Jonathan Wai is assistant professor and the endowed chair in education policy in the Department of Education Reform at the University of Arkansas and holds a joint (courtesy) appointment in the Department of Psychology. His research examines how individual and contextual factors collectively impact the development of educational and occupational expertise across a variety of domains. Broadly, he studies education policy through the lens of psychology.
April Wells is an educational consultant, conference presenter, and author. She is the gifted coordinator in Illinois School District U-46, where she facilitated the redesign of the district’s gifted program. April serves on the board of directors for the National Association for Gifted Children (NAGC). Her work has served as inspiration for other organizations highlighting universal screening, talent development, and the use of local norms for gifted programming. She has presented extensively at conferences. She is a national consultant and professional-development trainer whose message centers around the equity imperative. She received one of the 2018 Gifted Coordinator Awards from the National Association for Gifted Children. Her first book, Achieving Equity in Gifted Programming: Dismantling Barriers and Tapping Potential, was published in January 2020.
Brandon Wright is the editorial director of the Thomas B. Fordham Institute. He is the coauthor or coeditor of three books: Failing Our Brightest Kids: The Global Challenge of Educating High-Ability Students (with Chester E. Finn, Jr.), Charter Schools at the Crossroads: Predicaments, Paradoxes, Possibilities (with Chester E. Finn, Jr. and Bruno V. Manno), and Getting the Most Bang for the Education Buck (edited with Frederick M. Hess). His writing has appeared in places such as the Wall Street Journal, the Washington Post, U.S. News, the New York Daily News, the New York Post, National Review, Newsweek, Education Next, Education Week, Phi Delta Kappan, the Journal of School Choice, and dozens of state newspapers.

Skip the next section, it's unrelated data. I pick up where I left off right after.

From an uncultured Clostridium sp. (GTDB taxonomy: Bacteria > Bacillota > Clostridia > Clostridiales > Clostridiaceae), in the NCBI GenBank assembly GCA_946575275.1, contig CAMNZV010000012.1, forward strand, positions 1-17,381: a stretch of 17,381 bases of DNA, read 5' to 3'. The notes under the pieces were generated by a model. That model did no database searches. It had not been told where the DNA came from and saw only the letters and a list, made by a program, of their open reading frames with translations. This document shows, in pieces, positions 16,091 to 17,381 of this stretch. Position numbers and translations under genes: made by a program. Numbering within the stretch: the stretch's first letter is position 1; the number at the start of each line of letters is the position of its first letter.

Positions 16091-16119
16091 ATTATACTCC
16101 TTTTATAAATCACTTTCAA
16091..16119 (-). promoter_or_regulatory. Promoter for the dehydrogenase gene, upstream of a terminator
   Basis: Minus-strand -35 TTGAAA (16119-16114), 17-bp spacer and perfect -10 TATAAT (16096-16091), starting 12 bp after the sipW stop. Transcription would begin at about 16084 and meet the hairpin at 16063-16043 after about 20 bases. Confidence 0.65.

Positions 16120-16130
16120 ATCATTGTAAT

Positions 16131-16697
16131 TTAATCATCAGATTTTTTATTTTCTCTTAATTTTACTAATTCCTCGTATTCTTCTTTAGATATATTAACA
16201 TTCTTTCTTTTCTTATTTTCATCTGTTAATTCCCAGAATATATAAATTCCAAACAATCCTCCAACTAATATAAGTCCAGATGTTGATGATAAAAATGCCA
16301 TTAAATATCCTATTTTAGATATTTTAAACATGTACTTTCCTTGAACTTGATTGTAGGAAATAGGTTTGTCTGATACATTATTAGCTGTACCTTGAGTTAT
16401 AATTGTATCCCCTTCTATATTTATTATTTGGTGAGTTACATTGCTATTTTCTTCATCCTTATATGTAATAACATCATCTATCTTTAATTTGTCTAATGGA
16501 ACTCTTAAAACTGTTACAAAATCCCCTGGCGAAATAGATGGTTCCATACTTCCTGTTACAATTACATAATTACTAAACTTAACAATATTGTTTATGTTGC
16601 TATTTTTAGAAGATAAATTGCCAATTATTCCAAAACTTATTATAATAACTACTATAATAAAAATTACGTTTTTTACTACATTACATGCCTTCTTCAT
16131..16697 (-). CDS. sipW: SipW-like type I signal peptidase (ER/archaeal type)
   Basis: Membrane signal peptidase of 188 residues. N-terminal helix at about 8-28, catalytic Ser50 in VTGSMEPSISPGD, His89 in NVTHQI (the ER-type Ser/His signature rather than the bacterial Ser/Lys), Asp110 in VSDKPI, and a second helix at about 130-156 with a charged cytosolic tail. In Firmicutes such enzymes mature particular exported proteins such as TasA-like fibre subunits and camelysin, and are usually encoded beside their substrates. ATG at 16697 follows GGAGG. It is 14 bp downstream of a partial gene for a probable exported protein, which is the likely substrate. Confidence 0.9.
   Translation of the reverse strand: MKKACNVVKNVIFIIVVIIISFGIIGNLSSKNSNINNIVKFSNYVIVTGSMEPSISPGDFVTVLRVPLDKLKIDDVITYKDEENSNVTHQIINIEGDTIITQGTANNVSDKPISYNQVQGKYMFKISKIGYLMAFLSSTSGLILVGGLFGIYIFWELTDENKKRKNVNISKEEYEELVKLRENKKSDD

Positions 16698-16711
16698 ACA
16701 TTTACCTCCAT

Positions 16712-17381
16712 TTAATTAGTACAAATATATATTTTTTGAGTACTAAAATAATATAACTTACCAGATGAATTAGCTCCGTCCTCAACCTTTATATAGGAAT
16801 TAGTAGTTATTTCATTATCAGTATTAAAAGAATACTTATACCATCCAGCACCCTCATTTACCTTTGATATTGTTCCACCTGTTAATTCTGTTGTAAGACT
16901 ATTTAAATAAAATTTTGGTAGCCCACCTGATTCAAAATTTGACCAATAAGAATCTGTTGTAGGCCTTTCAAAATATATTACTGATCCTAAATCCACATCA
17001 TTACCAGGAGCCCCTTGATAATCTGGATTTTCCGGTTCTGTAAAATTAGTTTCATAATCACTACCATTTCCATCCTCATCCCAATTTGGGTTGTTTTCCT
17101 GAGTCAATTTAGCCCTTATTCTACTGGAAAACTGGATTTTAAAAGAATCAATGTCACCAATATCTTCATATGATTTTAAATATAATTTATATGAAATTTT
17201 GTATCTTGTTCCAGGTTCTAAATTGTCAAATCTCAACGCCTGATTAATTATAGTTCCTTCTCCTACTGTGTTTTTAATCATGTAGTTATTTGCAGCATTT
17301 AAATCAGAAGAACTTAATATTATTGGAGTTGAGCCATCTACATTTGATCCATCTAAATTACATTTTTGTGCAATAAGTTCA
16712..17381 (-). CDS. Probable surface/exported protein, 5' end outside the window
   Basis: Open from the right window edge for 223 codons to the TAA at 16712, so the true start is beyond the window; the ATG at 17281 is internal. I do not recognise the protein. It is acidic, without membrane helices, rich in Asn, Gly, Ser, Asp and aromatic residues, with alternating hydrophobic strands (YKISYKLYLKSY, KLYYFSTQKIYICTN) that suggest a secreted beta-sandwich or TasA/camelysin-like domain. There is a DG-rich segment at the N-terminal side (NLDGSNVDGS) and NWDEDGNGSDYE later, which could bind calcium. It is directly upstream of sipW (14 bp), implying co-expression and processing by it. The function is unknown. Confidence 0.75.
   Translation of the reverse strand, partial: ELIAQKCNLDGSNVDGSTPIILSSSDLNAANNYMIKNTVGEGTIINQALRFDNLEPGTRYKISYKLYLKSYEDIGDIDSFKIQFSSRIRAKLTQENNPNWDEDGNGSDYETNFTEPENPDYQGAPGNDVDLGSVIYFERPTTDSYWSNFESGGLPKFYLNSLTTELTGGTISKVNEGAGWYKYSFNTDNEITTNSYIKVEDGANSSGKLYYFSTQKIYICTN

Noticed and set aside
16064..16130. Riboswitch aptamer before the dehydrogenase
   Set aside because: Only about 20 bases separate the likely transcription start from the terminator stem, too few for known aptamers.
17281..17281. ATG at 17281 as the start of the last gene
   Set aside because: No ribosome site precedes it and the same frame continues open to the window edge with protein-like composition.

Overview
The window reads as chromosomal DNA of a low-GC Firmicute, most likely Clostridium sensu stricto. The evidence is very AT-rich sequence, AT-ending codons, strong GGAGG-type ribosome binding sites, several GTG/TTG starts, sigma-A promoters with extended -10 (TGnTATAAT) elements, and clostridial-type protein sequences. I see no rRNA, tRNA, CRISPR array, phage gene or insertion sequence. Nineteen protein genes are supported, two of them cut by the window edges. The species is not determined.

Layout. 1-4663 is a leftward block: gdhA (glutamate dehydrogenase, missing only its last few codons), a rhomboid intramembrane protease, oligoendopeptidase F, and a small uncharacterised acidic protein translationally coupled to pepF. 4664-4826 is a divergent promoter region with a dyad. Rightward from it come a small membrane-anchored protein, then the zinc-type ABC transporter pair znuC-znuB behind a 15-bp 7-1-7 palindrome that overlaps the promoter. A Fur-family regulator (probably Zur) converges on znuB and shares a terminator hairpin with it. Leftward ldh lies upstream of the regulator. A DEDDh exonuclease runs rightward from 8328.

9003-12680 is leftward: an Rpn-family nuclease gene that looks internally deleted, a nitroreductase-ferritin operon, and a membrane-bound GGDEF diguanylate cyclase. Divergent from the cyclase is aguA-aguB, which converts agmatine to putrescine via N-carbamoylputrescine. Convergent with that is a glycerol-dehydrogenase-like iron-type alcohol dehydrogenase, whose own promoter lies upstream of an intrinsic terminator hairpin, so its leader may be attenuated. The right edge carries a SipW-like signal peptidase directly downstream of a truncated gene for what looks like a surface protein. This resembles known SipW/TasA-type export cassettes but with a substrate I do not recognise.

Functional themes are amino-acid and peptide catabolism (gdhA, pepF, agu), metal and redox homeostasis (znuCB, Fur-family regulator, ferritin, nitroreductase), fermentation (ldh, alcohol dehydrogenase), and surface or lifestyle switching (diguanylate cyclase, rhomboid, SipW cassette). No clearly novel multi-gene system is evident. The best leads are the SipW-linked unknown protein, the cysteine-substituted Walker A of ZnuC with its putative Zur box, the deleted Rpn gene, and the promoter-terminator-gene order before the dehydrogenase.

Joshua Wyner is founder and executive director of the College Excellence Program at the Aspen Institute, where he also serves as a vice president. The program aims to advance higher-education practices, policies, and leadership that significantly improve student outcomes. Josh has spent the past two decades initiating organizations aimed at improving and equalizing educational outcomes. He has authored numerous publications about education, including a book: What Excellent Community Colleges Do: Preparing All Students for Success (Harvard Education Press, 2014). He has a B.A. from Vassar College, a MPA from Syracuse University, and a J.D. from New York University School of Law.